On World of Opera, host Lisa Simeone presents The Tsar's Bride from the theater often regarded as the cradle of opera, La Scala, in Milan.
Though Rimsky-Korsakov is familiar to many music lovers for his brilliantly orchestrated concert music, he also wrote a dozen or so operas. Many of them are big productions based on fantastic stories from Russian folklore, but his 1899 opera The Tsar's Bride is different. It's a complex, psychological drama, steeped in history and driven by one of the same characters that later inspired the film, "Ivan the Terrible". It's also a fascinating attempt by a distinctly Russian composer to create an opera that leans heavily on a lyrical, almost Italian vocal style.
The story of The Tsar's Bride is about a single, mysterious event during Ivan's long reign: the tsar's marriage to his third wife, who died just days after their wedding. In the opera the tsar is a looming presence, who never utters a word. He has only a single stage appearance and his identity is revealed through a traditional Russian melody played by the orchestra. He's represented throughout the opera in the oppressive actions of his dreaded secret police, the oprichniks, who include some of the opera's most compelling characters.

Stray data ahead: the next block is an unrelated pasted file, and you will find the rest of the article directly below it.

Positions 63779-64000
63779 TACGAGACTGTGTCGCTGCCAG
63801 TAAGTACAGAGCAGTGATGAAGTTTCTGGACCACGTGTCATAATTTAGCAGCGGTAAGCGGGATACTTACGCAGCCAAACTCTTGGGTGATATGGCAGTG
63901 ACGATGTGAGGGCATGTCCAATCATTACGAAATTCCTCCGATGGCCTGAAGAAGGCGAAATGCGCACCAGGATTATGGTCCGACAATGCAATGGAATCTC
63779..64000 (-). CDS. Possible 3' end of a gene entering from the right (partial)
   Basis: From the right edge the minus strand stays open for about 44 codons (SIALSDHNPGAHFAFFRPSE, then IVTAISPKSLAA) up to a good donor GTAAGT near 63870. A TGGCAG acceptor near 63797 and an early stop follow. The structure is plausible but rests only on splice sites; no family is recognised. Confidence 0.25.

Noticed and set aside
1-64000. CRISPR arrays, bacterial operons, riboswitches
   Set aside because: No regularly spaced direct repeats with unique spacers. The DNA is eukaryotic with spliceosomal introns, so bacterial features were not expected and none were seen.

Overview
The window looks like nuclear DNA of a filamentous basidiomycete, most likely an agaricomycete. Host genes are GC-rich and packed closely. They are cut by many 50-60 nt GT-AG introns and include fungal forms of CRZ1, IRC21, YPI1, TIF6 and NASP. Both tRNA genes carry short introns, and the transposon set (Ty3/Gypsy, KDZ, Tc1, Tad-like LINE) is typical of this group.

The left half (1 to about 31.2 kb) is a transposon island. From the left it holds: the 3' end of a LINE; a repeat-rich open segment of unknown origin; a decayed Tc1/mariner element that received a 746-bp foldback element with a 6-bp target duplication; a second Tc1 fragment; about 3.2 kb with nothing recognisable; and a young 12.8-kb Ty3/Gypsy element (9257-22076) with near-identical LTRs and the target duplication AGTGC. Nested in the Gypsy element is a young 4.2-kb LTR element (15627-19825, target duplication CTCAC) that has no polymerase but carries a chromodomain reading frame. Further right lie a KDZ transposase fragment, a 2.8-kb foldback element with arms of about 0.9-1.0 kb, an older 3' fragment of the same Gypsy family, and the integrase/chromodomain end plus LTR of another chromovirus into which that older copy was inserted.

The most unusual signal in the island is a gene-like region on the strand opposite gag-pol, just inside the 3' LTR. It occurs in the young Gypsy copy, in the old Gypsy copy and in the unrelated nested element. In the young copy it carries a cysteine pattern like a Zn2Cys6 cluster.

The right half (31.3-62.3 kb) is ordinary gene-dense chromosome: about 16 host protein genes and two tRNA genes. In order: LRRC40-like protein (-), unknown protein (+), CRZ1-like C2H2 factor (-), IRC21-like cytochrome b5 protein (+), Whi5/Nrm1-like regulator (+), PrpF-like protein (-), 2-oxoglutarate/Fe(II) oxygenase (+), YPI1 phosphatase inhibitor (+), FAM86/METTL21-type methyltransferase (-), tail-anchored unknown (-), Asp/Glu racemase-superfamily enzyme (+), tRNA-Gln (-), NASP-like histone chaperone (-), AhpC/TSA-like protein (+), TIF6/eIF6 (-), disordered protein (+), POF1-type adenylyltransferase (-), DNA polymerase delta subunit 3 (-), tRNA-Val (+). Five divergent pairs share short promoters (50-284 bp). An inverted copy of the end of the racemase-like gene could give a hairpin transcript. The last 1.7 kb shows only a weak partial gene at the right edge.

This production stars soprano Olga Peretyatko as Marfa, baritone Johannes Martin Kränzle as the ruthless oprichnik Gryaznoy and mezzo-soprano Marina Prudenskaya as Marfa's tragic rival, Lyubasha. The performance is led by conductor Daniel Barenboim.
Conductor: Daniel Barenboim
Marfa: Olga Peretyatko (soprano)
Lyubasha: Marina Prudenskaya (mezzo-soprano)
Gryaznoy: Johannes Martin Kränzle (baritone)
Likov: Pavel Cernoch (tenor)
Bomelius: Stephan Rügamer (tenor)
Saburova: Anna Tomowa-Sintow (soprano)
Sobakin: Anatoly Kotscherga (bass)
Malyuta: Tobias Schabel (tenor)
Dunyasha: Anna Lapkovskaya (mezzo-soprano)
La Scala Orchestra and Chorus